A new report from Bank of America Merrill Lynch (BofAML) sees the Smart City market growing to US$1.3-1.6tn by 2020E (vs US$1tn today) and highlight six entry points for investors wishing to access the theme: (1) Smart Infrastructure; (2) Smart Buildings; (3) Smart Homes; (4) Smart Safety & Security; (5) Smart Energy; and (6) Smart Mobility. The report ranks Singapore, London, New York, Paris and Tokyo as the world’s smartest cities.
US cities applying Smart City solutions, such as Seattle and Portland are making progress in finding their own solutions towards the infrastructure challenges they face instead of going through the slow process of waiting for the federal government to provide funds and design policies. This is a case of urban planners thinking globally and acting locally, and cities acting more autonomously and taking steps to provide their own solutions to their own challenges.
The Quantified City: Sensing Dynamics in Urban Setting is a paper tries to shed light on the complex dynamics taking place within cities, which are characterized by a rapid urbanization process during the last decade. One of the main characteristics of these underlying dynamics, is the fact that they involve a large number of actors, such as humans, services, and infrastructures, which are observed in different spaces.
How can games improve the process of urban planning? That’s the central question at the upcoming Games for Cities International Conference, taking place in Het Nieuwe Instituut in Rotterdam, April 20-21 2017.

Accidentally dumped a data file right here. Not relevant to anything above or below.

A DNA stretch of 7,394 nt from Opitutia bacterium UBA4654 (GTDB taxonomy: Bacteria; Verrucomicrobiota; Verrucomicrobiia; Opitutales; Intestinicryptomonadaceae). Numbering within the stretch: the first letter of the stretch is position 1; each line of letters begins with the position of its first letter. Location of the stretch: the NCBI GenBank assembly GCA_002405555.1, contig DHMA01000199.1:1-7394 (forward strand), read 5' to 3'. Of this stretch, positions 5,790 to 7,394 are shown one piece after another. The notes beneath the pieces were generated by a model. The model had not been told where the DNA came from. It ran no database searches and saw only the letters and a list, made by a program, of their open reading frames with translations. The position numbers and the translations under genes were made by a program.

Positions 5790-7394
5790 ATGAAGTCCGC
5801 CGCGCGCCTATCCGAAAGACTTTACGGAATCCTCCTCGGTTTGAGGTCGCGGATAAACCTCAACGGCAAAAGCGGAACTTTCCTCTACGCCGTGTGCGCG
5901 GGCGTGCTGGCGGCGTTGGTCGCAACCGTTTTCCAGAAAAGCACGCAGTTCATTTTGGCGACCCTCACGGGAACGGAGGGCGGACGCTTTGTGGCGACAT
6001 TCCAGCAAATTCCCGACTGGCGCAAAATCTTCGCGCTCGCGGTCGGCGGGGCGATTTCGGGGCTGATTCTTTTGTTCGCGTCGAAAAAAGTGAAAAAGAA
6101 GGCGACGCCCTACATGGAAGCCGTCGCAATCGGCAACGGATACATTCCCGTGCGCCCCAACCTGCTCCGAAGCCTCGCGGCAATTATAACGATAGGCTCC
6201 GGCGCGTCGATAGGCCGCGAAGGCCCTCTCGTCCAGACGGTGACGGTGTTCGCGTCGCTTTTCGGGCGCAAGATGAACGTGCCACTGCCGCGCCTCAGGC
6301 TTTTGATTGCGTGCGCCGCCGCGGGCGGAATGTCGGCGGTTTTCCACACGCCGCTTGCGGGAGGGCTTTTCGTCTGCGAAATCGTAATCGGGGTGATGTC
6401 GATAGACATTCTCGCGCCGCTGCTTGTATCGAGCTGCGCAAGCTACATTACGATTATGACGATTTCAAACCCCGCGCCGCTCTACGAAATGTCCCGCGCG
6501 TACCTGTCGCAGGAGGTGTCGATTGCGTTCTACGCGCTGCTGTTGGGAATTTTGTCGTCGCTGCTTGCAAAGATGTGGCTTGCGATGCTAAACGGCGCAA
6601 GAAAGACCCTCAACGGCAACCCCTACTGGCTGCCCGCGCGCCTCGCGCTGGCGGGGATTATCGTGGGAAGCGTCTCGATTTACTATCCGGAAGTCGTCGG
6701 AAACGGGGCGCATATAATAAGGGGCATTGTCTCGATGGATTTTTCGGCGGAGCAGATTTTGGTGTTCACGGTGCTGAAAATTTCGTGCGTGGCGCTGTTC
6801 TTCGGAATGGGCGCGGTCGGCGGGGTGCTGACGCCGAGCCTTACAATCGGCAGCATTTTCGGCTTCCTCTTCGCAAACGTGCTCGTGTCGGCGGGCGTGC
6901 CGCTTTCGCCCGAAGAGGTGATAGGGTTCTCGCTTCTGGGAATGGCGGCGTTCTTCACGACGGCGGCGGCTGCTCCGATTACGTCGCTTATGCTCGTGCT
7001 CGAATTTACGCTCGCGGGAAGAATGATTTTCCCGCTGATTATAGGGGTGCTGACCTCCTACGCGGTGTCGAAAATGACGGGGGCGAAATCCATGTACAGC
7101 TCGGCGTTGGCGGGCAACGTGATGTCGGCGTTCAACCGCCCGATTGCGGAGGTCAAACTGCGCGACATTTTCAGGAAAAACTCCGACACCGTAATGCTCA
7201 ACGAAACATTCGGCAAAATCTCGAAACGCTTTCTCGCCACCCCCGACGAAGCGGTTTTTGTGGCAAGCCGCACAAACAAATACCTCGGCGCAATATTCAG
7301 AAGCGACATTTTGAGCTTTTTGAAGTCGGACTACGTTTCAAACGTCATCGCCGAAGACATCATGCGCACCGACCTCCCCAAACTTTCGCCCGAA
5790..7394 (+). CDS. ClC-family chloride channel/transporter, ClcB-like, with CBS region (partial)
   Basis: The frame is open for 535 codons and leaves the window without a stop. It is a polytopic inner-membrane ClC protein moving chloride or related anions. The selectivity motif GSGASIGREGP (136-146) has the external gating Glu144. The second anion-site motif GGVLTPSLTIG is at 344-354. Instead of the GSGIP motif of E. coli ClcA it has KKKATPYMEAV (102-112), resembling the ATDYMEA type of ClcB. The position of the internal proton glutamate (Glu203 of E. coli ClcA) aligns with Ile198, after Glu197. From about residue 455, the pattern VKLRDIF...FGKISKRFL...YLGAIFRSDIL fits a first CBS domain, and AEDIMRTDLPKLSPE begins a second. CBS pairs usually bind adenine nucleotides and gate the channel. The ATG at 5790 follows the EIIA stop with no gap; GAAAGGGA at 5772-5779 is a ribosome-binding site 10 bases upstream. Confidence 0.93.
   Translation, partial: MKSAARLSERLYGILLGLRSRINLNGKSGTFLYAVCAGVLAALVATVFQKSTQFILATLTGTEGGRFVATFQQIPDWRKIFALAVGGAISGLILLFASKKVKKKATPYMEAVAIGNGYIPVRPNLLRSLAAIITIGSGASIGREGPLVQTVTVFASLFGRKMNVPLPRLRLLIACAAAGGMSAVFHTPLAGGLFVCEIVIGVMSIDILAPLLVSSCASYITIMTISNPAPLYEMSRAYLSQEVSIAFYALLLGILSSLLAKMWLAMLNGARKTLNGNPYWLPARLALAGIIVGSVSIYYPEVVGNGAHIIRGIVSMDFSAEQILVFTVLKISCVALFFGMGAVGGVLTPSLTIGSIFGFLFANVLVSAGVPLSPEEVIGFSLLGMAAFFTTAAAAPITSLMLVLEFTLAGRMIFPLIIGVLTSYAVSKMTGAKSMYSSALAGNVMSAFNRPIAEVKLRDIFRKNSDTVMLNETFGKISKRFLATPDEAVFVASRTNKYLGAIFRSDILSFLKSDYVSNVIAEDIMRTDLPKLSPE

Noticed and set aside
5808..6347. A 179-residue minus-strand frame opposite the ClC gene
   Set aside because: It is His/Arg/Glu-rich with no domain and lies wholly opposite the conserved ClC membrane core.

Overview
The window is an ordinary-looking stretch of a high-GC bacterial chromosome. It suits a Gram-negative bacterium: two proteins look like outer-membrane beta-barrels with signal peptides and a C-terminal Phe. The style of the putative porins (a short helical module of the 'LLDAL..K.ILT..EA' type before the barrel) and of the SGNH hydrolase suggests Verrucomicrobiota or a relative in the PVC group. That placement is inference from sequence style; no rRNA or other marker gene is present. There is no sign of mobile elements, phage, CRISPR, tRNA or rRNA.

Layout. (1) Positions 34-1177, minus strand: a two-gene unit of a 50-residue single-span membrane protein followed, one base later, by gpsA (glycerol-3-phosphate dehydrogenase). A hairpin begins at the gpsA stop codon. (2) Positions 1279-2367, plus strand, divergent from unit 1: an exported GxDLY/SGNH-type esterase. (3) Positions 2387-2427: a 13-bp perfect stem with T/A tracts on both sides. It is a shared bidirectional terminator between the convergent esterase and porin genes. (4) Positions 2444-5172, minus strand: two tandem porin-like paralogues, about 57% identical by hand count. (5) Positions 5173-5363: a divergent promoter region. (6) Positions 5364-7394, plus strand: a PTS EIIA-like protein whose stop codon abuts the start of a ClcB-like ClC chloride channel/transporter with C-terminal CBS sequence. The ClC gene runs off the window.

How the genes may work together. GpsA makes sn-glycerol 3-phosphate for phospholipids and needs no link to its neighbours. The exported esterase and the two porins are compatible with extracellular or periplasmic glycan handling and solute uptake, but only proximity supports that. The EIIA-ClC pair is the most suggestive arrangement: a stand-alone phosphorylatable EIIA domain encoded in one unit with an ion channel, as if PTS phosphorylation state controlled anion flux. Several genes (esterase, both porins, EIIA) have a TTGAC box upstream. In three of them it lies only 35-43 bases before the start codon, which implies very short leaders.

Earlier this month the Smart City Council awarded the Smart Cities Readiness Challenge Grant to Orlando, Miami, Philadelphia, Indianapolis and Austin. The five winners are now getting ready to make good use of their grants and more information about their plans is available.
Military bases, occupying large expanses of land and providing housing, work and leisure facilities for thousands of people, share many of the same characteristics as cities and many of the same needs as well.
The book edit C. Certomà, M. Dyer, L. Pocatilu and F. Rizzi Offers an innovative perspective on the use of data to promote people-friendly and livable cities. It analyzes the ongoing transformation in the “smart city” paradigm and explores the possibilities that technological innovations offer for the effective involvement of ordinary citizens in collective knowledge production and decision-making processes within the context of urban planning and management.